The work of Elijah Gowin spans the documentary tone of his Lonnie Holley series to the whimsical narratives of "Hymnal of Dreams" to the ethereal and timeless imagery of his "Of Falling & Floating" series.
Despite the diverse nature of his collections, Gowin manages to keep his mark. Themes transcend his work: isolation, fragility, and the integration of new and old media. With a willingness to broaden his work and intriguing new projects on the horizon, I was very grateful to Elijah for sparing the time to provide some insight into his work.
Elijah Gowin is now an Assistant Professor at the University of Missouri-Kansas City where he directs photographic studies.
Would you say your work has progressed and/or changed since your work on projects like the Lonnie Holley or Hymnal of Dreams series?
Certainly much has changed in my methods of making a photograph from those earlier series made mostly in the 1990s. The new millennium brought many changes personally and globally and I saw it as an opportunity to reinvent how I made my art.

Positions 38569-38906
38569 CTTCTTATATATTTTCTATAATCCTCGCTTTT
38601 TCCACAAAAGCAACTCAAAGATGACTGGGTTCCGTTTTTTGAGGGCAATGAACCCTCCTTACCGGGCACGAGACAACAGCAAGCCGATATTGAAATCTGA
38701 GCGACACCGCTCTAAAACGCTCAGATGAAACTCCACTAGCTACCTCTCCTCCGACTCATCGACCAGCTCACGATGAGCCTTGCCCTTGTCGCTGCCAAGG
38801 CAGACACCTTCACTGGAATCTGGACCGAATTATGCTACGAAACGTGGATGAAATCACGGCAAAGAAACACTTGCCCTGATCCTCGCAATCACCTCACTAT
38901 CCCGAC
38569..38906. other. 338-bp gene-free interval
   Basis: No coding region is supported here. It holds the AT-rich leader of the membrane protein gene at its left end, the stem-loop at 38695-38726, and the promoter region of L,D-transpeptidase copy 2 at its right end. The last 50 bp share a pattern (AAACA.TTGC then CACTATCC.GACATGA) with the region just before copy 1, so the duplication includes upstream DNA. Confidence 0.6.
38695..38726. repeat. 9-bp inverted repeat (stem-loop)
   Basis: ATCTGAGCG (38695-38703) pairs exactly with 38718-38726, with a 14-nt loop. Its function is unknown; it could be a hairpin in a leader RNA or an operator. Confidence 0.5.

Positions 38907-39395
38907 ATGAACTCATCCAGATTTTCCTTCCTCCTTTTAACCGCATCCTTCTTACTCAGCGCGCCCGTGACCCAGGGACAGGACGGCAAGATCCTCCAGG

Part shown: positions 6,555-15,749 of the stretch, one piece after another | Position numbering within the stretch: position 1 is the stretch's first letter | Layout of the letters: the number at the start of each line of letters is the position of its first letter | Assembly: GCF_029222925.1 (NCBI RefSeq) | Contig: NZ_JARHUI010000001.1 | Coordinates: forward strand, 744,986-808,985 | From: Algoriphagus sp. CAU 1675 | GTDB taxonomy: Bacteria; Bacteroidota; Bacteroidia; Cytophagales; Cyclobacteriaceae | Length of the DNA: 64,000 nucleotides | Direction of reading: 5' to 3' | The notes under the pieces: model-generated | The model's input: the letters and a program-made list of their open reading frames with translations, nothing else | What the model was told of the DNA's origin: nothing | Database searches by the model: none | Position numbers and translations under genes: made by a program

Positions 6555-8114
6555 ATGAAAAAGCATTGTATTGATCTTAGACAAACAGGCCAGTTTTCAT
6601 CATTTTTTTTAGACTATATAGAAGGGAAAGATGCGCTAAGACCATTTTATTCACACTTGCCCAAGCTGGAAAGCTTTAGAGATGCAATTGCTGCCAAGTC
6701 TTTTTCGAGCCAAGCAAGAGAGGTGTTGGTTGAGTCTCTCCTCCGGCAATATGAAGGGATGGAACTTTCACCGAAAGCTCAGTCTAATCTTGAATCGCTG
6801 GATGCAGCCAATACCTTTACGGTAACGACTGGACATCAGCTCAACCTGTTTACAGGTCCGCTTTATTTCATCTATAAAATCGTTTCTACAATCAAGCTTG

I think as I have aged (I have a family now and moved to Kansas City for a teaching position five years ago) I have been able to step back and deal with issues outside of the region that fueled my early work-namely the landscape and mythology of the Southeastern United States. I am much less internal as an artist these days and am able to empathize better with others around the world. I am looking more to picture a wider world psychology rather than my own.
But hopefully people see a few links from the older to newer series. I continue to push the alternatives to straight photography and am still interested in ritual and the landscape.